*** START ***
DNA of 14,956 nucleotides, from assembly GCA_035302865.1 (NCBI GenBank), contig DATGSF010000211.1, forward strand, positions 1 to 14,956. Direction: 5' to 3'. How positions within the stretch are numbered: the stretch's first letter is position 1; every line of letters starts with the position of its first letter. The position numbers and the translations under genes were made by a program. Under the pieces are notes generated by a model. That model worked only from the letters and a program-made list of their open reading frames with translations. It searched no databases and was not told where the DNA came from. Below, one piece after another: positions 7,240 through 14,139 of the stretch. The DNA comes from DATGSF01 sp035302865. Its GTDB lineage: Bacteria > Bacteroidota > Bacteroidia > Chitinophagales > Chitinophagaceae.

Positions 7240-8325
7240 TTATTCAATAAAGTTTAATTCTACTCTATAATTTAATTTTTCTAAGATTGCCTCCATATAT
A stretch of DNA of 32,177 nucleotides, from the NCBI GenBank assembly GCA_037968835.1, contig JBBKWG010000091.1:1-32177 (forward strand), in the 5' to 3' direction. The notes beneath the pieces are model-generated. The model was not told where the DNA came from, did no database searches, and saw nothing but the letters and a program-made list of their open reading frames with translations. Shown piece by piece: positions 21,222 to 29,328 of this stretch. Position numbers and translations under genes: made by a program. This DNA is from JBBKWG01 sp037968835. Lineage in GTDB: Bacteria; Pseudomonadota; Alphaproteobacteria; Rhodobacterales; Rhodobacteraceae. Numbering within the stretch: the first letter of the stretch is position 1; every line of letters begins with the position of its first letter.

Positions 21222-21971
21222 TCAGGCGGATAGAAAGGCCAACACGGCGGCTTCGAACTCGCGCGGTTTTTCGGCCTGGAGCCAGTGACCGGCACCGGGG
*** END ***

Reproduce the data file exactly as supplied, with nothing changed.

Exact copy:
DNA of 14,956 nucleotides, from assembly GCA_035302865.1 (NCBI GenBank), contig DATGSF010000211.1, forward strand, positions 1 to 14,956. Direction: 5' to 3'. How positions within the stretch are numbered: the stretch's first letter is position 1; every line of letters starts with the position of its first letter. The position numbers and the translations under genes were made by a program. Under the pieces are notes generated by a model. That model worked only from the letters and a program-made list of their open reading frames with translations. It searched no databases and was not told where the DNA came from. Below, one piece after another: positions 7,240 through 14,139 of the stretch. The DNA comes from DATGSF01 sp035302865. Its GTDB lineage: Bacteria > Bacteroidota > Bacteroidia > Chitinophagales > Chitinophagaceae.

Positions 7240-8325
7240 TTATTCAATAAAGTTTAATTCTACTCTATAATTTAATTTTTCTAAGATTGCCTCCATATAT
A stretch of DNA of 32,177 nucleotides, from the NCBI GenBank assembly GCA_037968835.1, contig JBBKWG010000091.1:1-32177 (forward strand), in the 5' to 3' direction. The notes beneath the pieces are model-generated. The model was not told where the DNA came from, did no database searches, and saw nothing but the letters and a program-made list of their open reading frames with translations. Shown piece by piece: positions 21,222 to 29,328 of this stretch. Position numbers and translations under genes: made by a program. This DNA is from JBBKWG01 sp037968835. Lineage in GTDB: Bacteria; Pseudomonadota; Alphaproteobacteria; Rhodobacterales; Rhodobacteraceae. Numbering within the stretch: the first letter of the stretch is position 1; every line of letters begins with the position of its first letter.

Positions 21222-21971
21222 TCAGGCGGATAGAAAGGCCAACACGGCGGCTTCGAACTCGCGCGGTTTTTCGGCCTGGAGCCAGTGACCGGCACCGGGG